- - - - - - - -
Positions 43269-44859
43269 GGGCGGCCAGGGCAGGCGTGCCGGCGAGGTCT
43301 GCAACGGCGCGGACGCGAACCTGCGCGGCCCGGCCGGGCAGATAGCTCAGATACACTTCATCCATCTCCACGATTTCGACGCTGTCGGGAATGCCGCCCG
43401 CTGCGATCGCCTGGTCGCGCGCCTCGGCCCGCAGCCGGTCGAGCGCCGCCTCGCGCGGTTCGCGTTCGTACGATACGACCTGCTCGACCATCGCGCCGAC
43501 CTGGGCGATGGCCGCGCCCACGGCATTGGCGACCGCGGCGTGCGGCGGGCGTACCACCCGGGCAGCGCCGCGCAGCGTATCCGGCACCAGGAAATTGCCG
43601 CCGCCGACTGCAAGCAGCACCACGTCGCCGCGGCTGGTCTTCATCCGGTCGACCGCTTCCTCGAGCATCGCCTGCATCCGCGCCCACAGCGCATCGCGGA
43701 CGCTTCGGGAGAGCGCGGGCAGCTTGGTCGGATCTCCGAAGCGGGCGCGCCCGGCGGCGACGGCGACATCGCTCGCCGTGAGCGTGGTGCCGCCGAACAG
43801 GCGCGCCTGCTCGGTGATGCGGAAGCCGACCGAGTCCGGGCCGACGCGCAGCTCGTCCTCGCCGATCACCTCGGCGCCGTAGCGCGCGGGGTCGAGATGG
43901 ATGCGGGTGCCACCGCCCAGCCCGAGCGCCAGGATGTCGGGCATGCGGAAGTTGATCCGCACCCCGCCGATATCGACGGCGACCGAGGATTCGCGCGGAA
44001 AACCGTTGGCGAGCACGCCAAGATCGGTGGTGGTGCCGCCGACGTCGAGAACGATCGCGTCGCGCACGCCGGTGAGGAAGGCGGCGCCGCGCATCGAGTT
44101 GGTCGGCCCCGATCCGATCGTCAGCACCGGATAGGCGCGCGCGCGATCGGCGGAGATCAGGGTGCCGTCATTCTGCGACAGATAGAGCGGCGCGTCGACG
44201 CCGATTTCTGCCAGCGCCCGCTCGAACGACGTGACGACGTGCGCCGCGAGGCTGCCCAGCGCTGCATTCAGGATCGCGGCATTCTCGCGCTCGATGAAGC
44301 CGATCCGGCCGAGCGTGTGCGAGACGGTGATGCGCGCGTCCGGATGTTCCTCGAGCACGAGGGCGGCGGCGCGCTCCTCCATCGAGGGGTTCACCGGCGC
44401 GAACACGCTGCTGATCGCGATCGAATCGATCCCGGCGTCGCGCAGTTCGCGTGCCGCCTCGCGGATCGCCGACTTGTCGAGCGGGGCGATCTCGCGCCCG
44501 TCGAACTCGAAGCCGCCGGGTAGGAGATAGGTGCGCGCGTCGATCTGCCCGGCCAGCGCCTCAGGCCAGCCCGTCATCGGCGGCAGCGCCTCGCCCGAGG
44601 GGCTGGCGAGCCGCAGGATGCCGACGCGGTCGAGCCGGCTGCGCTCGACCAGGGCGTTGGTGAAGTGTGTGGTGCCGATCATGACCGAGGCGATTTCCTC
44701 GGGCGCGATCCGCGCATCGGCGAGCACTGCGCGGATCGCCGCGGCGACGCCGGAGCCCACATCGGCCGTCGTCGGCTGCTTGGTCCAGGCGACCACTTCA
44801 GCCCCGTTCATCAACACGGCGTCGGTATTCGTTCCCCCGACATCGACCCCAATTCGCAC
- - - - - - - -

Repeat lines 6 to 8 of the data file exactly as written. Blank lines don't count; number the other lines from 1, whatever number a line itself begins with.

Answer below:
43601 CCGCCGACTGCAAGCAGCACCACGTCGCCGCGGCTGGTCTTCATCCGGTCGACCGCTTCCTCGAGCATCGCCTGCATCCGCGCCCACAGCGCATCGCGGA
43701 CGCTTCGGGAGAGCGCGGGCAGCTTGGTCGGATCTCCGAAGCGGGCGCGCCCGGCGGCGACGGCGACATCGCTCGCCGTGAGCGTGGTGCCGCCGAACAG
43801 GCGCGCCTGCTCGGTGATGCGGAAGCCGACCGAGTCCGGGCCGACGCGCAGCTCGTCCTCGCCGATCACCTCGGCGCCGTAGCGCGCGGGGTCGAGATGG